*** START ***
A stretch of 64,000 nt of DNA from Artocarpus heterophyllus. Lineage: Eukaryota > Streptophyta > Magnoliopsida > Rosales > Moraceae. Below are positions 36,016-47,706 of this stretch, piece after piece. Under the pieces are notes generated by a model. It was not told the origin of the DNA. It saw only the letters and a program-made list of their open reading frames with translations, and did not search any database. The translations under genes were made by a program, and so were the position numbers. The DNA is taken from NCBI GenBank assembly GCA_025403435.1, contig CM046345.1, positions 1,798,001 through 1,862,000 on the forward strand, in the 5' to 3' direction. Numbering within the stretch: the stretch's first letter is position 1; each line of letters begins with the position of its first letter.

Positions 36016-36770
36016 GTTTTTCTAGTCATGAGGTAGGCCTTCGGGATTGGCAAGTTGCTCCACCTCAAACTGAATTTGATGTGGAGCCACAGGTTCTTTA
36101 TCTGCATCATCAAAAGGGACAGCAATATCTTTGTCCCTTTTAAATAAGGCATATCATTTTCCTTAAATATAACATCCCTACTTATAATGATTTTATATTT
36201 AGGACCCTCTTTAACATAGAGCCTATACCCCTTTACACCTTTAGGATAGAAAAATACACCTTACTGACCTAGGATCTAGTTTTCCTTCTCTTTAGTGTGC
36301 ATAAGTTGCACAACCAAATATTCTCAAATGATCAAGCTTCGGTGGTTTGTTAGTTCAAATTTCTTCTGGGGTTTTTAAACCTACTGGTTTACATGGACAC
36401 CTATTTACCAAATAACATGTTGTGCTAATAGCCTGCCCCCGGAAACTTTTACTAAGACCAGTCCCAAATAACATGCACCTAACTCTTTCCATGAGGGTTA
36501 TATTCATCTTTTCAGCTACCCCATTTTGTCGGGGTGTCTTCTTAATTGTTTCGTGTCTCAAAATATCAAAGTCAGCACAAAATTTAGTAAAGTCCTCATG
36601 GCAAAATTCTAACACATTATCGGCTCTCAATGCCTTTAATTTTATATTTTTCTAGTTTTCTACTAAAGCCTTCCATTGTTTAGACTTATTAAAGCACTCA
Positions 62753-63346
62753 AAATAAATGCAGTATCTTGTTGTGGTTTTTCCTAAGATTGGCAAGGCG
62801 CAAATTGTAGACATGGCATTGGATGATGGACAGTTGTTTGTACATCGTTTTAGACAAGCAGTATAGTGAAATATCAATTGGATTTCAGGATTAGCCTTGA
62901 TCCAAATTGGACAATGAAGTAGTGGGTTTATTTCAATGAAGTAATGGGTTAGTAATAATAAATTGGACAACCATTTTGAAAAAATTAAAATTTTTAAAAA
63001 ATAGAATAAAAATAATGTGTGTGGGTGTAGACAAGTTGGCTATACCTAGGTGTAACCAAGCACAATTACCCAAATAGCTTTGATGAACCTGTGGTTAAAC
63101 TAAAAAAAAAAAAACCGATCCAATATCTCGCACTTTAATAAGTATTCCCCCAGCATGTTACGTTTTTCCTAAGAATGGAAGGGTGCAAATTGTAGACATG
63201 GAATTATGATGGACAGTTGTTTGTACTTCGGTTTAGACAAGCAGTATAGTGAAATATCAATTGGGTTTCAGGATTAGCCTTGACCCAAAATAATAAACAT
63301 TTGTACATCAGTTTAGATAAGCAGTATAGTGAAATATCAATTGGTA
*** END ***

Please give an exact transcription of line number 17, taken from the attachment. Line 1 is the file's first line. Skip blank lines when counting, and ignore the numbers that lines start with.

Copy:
63301 TTGTACATCAGTTTAGATAAGCAGTATAGTGAAATATCAATTGGTA